Join Date: Sep 2010
Location: Land of Disenchantment
Boat: Bristol 47.7
Posts: 2,824
Re: Lifeline AGM's Fully Charged Voltage?

Quote:
Originally Posted by a64pilot View Post
Iím convinced that people that live on Solar alone often donít get to fully charged, but their battery chemistry is more tolerant of that than an AGM bank, itís why AGM isnít likely a good chemistry for cruisers, unless itís special needs are coddled to.
That's exactly the conclusion I was coming to based on this discussion. You often read reports that solar +/or wind allows cruisers to be largely indpt of fossil fuels but that's probably only correct to maybe 85% or so. As you say, if you have (expensive) AGM's then you may still have to rely more on fossil fuels to get decent battery life than many realize.

I went with Lifelines vs. flooded mainly because they're under the bunk where I sleep, and secondarily because their location makes it a PITA to keep tabs on the water.
Exile is offline   Reply With Quote
Old 11-10-2018, 12:58   #50
Registered User
 
Exile's Avatar

Join Date: Sep 2010
Location: Land of Disenchantment
Boat: Bristol 47.7
Posts: 2,824
Re: Lifeline AGM's Fully Charged Voltage?

Quote:
Originally Posted by CarlF View Post
This spring I gave up on Lifeline after the house bank had lost more than 30% of it's capacity in less than 4 years. I went to Fireflys.

I was incredibly careful with these Lifelines. They rarely went below 70% and never below 50%. We only spend about 3 months of the year at anchor (where I have both a genset and solar to keep them charged). The rest of the year they are plugged in on a Victron Multi at a marina almost every night as well as the solar. Voltages all set to spec.

The only think I didn't do was a monthly restoration charge. I did it about twice a year but find them a pain in the neck. It takes a whole day watching the charger.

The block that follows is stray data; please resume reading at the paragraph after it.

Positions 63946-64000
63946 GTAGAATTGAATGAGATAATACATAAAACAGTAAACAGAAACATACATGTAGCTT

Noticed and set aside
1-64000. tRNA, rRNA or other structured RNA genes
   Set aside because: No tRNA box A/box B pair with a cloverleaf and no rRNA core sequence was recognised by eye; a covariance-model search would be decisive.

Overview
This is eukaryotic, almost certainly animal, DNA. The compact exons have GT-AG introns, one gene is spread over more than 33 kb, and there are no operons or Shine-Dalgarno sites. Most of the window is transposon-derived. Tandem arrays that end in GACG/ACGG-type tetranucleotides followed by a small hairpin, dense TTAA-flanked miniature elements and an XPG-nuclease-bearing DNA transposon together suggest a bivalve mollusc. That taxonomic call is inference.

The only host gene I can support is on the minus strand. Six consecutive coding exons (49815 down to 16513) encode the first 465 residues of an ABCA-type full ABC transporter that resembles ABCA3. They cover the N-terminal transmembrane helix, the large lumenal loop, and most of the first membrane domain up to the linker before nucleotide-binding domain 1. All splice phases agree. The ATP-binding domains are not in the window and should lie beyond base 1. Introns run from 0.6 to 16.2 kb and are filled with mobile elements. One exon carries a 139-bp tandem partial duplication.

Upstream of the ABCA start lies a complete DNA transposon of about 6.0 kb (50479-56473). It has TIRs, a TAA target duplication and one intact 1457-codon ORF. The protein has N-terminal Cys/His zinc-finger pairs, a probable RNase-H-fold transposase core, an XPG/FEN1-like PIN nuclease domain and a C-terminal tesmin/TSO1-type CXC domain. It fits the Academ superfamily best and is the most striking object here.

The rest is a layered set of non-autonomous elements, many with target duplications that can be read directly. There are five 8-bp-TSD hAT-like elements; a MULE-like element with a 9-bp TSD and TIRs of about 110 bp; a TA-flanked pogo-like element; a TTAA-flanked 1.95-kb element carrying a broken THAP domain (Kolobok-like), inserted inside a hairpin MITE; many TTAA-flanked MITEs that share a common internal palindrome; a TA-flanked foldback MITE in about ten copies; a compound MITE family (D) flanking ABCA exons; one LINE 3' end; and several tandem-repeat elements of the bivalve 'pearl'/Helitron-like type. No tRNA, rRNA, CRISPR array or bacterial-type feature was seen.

I worry about other things on the boat not liking the high voltage during a restoration charge so I isolate as many things as possible - probably not really a problem but some things onboard don't list a maximum voltage. It's pretty much a wasted day. Keeping a boat maintained is tough enough without this added monthly chore.

Since this happened, I've bumped into a surprising number of people who say that their Lifelines failed early despite good care. Some said that previous Lifelines had lasted much longer. Is there a chance something changed at Lifeline?
I hope not! I got 7 years out of my last set with comparable treatment to what you described, but I was probably pushing it. Lifeline recommended a 20A portable charger made by CTek which I use for equalizing/conditioning and also as a backup. My 2-batt. house bank can be isolated which allows me to keep the lights on off one while I'm equalizing the other. The CTek also has a feature which senses when the batt. is finished equalizing and then automatically goes back to float. Btwn that & my Lifelines, it makes it easy to set & forget, or at least do some other task onboard while each batt. is equalizing.
Exile is offline   Reply With Quote
Old 11-10-2018, 13:01   #51
Moderator
 
a64pilot's Avatar

Cruisers Forum Supporter

Join Date: Oct 2013
Location: Albany Ga.
Boat: Island Packet 38
Posts: 21,706
Lifeline AGM's Fully Charged Voltage?

Quote:
Originally Posted by kmacdonald View Post
I know one of my batteries will NEVER get to 0.5%C end amps at 14.8 volts no matter haw long it's connected and it's a fairly new battery. The 0.5%C current might be more than we can hope for. Maybe a more realistic 1 or 2%C figure might be more appropriate.


If itís not a Lifeline battery, and I assume itís not with that voltage, .5 may not be a desirable target, I believe a Lifeline can get that low partially due to low internal resistance, another battery brand maybe canít, and trying to may be overcharging?
a64pilot is offline   Reply With Quote
Old 11-10-2018, 13:14   #52
Moderator
 
noelex 77's Avatar

Cruisers Forum Supporter

Join Date: Jul 2007
Boat: Bestevaer.
Posts: 11,065
Re: Lifeline AGM's Fully Charged Voltage?

Quote:
Originally Posted by a64pilot View Post
I’m convinced that people that live on Solar alone often don’t get to fully charged, but their battery chemistry is more tolerant of that than an AGM bank, it’s why AGM isn’t likely a good chemistry for cruisers, unless it’s special needs are coddled to.